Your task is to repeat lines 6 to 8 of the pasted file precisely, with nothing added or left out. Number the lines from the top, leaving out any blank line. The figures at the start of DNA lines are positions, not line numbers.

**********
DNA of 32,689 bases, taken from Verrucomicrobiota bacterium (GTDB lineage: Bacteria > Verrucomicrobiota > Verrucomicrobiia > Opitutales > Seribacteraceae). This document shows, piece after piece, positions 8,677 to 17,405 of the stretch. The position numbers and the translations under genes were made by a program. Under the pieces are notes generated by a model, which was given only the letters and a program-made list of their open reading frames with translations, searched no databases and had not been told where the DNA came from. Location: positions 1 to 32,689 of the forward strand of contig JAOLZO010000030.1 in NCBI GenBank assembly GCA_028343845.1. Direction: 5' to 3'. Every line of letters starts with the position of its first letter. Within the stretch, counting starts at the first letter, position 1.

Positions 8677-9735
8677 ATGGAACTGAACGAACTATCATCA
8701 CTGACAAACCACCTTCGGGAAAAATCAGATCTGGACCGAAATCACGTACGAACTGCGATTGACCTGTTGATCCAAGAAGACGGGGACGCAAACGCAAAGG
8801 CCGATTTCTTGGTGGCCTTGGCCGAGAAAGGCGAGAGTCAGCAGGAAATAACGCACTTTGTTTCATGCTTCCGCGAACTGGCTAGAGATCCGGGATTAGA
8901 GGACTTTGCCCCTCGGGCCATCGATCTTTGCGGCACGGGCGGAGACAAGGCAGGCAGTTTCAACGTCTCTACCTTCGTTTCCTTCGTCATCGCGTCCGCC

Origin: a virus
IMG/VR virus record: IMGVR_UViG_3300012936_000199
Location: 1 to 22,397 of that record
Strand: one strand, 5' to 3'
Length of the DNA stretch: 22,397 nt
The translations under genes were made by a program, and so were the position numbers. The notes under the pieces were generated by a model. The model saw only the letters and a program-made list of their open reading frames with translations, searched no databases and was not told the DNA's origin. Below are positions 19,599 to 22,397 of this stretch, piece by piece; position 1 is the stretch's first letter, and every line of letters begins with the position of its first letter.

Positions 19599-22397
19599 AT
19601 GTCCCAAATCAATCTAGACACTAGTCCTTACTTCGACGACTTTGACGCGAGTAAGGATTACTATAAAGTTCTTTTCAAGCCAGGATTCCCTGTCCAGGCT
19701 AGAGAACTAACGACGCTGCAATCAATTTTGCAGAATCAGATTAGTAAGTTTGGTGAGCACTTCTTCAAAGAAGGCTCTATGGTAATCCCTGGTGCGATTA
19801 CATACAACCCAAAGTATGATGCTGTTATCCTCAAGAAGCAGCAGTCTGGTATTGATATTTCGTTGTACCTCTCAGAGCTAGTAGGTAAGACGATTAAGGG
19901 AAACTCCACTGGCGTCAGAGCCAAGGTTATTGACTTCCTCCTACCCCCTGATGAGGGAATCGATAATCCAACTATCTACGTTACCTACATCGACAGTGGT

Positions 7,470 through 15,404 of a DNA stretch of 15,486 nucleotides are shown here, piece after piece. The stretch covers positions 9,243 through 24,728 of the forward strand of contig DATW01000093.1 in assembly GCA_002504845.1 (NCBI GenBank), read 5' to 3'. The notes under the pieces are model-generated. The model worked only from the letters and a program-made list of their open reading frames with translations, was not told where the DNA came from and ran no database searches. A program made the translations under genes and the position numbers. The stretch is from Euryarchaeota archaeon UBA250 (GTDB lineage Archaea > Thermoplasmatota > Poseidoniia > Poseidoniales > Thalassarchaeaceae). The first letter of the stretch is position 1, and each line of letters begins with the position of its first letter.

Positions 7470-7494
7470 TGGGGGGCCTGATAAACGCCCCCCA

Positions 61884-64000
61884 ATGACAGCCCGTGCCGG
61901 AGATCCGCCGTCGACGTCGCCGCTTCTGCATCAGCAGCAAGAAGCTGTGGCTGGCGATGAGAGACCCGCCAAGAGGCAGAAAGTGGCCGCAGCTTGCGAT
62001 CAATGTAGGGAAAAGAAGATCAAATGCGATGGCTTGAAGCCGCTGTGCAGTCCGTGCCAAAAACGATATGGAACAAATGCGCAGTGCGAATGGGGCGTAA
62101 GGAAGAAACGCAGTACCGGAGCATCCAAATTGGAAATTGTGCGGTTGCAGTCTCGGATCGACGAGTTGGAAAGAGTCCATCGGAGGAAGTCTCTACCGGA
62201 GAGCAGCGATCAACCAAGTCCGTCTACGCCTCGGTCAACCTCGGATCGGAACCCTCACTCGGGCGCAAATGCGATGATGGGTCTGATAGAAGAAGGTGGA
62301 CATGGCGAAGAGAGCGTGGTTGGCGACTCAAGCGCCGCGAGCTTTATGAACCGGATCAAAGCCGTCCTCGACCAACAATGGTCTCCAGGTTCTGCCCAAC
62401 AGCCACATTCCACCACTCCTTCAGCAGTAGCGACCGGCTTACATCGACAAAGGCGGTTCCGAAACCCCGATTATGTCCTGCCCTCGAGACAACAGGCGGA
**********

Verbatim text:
8901 GGACTTTGCCCCTCGGGCCATCGATCTTTGCGGCACGGGCGGAGACAAGGCAGGCAGTTTCAACGTCTCTACCTTCGTTTCCTTCGTCATCGCGTCCGCC

Origin: a virus
IMG/VR virus record: IMGVR_UViG_3300012936_000199